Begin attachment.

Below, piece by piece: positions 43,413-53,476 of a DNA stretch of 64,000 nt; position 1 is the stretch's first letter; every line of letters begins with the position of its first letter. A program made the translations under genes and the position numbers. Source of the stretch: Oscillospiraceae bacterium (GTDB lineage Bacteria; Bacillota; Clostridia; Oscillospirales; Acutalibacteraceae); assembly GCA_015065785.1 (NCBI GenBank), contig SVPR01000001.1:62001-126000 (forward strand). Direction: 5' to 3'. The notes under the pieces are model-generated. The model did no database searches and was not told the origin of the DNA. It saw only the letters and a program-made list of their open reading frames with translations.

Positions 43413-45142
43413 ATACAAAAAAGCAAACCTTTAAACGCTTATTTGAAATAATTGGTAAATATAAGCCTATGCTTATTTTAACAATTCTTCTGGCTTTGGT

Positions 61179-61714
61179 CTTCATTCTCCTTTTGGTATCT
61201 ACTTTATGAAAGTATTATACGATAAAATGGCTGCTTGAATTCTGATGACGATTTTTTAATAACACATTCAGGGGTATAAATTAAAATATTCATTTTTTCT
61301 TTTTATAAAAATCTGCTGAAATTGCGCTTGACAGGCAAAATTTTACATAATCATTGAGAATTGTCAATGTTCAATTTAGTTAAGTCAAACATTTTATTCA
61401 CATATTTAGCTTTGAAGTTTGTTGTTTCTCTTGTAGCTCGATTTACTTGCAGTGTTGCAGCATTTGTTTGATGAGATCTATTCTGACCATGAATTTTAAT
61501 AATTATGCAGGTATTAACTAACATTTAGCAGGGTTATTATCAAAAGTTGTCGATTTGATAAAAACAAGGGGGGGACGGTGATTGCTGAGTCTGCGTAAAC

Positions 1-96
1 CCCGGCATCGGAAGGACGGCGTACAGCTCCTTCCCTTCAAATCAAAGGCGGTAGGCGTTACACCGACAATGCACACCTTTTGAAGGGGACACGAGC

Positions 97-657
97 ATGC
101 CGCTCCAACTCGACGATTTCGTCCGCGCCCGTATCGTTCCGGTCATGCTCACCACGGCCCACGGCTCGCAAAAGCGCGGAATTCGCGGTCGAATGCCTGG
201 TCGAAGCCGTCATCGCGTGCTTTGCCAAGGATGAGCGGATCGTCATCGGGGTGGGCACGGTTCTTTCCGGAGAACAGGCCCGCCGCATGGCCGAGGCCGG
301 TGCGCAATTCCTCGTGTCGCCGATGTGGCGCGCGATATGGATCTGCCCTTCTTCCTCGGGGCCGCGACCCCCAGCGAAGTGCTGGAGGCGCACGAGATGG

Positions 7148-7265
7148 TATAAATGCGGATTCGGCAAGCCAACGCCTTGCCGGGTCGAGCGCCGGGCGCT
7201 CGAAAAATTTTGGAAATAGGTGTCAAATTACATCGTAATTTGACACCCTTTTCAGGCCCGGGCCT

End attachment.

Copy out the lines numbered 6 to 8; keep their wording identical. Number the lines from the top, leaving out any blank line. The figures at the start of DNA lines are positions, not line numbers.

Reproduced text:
61201 ACTTTATGAAAGTATTATACGATAAAATGGCTGCTTGAATTCTGATGACGATTTTTTAATAACACATTCAGGGGTATAAATTAAAATATTCATTTTTTCT
61301 TTTTATAAAAATCTGCTGAAATTGCGCTTGACAGGCAAAATTTTACATAATCATTGAGAATTGTCAATGTTCAATTTAGTTAAGTCAAACATTTTATTCA
61401 CATATTTAGCTTTGAAGTTTGTTGTTTCTCTTGTAGCTCGATTTACTTGCAGTGTTGCAGCATTTGTTTGATGAGATCTATTCTGACCATGAATTTTAAT